PraySLUH is a prayer site rooted in the spiritual tradition of St. Ignatius of Loyola, the founder of the Jesuits. At SLUH, we believe that God is truly present and active in our lives in and through all things. PraySLUH is a site where you can come daily to see where and how God is accompanying you, through prayer with scripture, prayers, and short reflections.



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August 28, 2014

St. Augustine, bishop

Matthew 24: 42-51

Keep awake therefore, for you do not know on what day your Lord is coming. But understand this: if the owner of the house had known in what part of the night the thief was coming, he would have stayed awake and would not have let his house be broken into. Therefore you also must be ready, for the Son of Man is coming at an unexpected hour.

Who then is the faithful and wise slave, whom his master has put in charge of his household, to give the other slaves their allowance of food at the proper time? Blessed is that slave whom his master will find at work when he arrives. Truly I tell you, he will put that one in charge of all his possessions. But if that wicked slave says to himself, ‘My master is delayed,’ and he begins to beat his fellow slaves, and eats and drinks with drunkards, the master of that slave will come on a day when he does not expect him and at an hour that he does not know. He will cut him in pieces and put him with the hypocrites, where there will be weeping and gnashing of teeth.

New Revised Standard Version, copyright 1989, by the National Council of the Churches of Christ in the United States of America. Used by permission. All rights reserved. USCCB approved. http://www.usccb.org/bible/approved-translations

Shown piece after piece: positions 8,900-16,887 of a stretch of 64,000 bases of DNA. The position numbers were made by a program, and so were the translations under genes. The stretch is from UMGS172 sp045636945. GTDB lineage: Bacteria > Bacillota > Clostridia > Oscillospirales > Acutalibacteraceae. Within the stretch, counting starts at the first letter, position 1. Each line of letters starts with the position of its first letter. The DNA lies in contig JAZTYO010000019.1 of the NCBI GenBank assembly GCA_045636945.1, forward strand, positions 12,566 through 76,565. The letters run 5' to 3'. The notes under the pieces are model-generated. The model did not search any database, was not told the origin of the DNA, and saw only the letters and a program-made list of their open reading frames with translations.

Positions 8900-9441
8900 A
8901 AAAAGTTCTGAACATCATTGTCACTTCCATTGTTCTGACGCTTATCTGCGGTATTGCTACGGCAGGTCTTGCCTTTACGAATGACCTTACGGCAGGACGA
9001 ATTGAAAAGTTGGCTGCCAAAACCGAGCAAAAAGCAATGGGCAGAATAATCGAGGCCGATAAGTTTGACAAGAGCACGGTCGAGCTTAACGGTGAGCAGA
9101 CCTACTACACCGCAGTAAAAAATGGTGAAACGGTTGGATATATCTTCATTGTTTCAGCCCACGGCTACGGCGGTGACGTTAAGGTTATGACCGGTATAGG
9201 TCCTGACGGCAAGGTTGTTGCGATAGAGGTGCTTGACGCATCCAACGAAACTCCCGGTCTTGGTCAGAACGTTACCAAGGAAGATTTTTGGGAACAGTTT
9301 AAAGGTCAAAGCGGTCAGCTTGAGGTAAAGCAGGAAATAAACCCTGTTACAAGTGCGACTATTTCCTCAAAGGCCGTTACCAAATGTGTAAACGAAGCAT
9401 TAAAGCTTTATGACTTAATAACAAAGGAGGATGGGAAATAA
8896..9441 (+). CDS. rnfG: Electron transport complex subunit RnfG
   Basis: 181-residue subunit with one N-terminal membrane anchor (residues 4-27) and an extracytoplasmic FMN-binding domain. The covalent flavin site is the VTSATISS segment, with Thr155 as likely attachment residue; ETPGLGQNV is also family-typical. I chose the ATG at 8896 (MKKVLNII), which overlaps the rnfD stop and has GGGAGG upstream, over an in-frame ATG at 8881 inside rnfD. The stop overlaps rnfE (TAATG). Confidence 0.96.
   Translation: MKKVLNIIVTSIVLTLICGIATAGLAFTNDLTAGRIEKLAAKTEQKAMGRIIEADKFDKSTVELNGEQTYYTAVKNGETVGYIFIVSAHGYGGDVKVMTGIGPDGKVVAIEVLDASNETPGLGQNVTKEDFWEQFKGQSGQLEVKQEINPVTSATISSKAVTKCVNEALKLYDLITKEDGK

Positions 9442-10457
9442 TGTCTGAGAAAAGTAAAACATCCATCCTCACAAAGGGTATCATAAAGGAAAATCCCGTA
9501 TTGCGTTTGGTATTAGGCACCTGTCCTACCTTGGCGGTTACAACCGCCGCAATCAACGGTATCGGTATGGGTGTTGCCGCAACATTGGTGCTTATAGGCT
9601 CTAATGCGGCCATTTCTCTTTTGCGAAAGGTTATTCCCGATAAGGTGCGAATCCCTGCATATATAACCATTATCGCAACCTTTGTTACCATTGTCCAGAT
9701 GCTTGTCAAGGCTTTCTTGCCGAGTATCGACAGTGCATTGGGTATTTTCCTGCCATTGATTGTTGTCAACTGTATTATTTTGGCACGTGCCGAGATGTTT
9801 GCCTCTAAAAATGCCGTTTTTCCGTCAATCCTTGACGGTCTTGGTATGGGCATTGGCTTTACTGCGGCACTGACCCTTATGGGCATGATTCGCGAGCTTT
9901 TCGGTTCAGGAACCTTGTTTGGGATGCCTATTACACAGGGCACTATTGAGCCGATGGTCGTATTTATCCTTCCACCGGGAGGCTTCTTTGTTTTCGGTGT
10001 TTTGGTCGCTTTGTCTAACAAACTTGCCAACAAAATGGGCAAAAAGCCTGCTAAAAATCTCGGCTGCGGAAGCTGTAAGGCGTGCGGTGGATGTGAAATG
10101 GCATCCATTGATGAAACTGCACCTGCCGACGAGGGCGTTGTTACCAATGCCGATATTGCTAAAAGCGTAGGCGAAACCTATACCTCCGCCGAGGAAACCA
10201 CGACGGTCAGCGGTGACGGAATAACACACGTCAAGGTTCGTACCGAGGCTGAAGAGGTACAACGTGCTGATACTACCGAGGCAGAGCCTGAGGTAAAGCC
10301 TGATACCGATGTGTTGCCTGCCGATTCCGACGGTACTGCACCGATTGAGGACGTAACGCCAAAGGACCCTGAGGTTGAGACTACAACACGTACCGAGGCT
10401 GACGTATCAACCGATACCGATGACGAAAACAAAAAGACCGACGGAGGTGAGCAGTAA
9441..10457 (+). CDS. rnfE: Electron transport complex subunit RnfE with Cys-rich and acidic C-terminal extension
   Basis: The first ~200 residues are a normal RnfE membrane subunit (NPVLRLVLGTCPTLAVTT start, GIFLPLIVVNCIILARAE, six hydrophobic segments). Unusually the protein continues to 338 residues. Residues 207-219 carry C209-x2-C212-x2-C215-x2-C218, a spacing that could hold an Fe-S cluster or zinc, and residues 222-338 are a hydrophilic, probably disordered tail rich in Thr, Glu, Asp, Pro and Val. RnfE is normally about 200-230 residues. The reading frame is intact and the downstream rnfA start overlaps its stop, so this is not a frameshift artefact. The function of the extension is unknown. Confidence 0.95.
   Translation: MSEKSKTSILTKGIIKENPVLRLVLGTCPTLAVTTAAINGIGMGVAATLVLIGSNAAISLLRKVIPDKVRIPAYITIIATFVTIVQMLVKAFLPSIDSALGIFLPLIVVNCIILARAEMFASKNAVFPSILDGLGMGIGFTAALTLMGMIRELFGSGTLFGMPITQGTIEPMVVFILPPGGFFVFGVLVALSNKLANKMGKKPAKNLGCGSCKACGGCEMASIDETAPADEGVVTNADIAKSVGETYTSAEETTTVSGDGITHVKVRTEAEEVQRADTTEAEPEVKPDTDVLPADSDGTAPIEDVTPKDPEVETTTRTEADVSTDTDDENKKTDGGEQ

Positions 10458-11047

God-Moments

“Stay awake!  For you do not know on which day your Lord will come.” Growing up, I had a friend teach me about “God-Moments.” He said, “God-Moments are those times in your life when you can unexpectedly see God’s presence. These are the moments when God comes to you.” Within the past couple weeks my family welcomed the first grandchild, my niece.

The celebration of my niece’s birth is one of the greatest God-Moments I have experienced in my life. Despite my awareness of her arrival date, the impact her life has had on mine has been immeasurable and completely unexpected. The love I have for this little girl is unimaginable. Each time I see her and hold her, I can feel God holding me.

At times, my prayer is clouded by my desire to see God’s work in my life on my time.  Like St. Augustine, who speaks about his struggle to understand God’s concept of time in his Confessions, I too struggle and will occasionally forget God. Simply, my time does not equal God’s time. However, reflecting on the God-Moments in my life prepares my heart once again to be ready for the Lord to come. Seeing my niece giggle and smile reminds my heart to be open to receive God wholeheartedly.

—Lisa M. Sroka coordinates retreats and designs marketing materials for Bellarmine Jesuit Retreat House in Barrington, IL. She is a Chicago vocalist and alum of Loyola University Chicago

Prayer

I call upon you, O God, my Mercy, who made me and did not forget me when I forgot you. I call you to come into my soul, for by inspiring it to long for you, you prepare it to receive You.

—from the Confessions of St. Augustine

 


Please share the Good Word with your friends!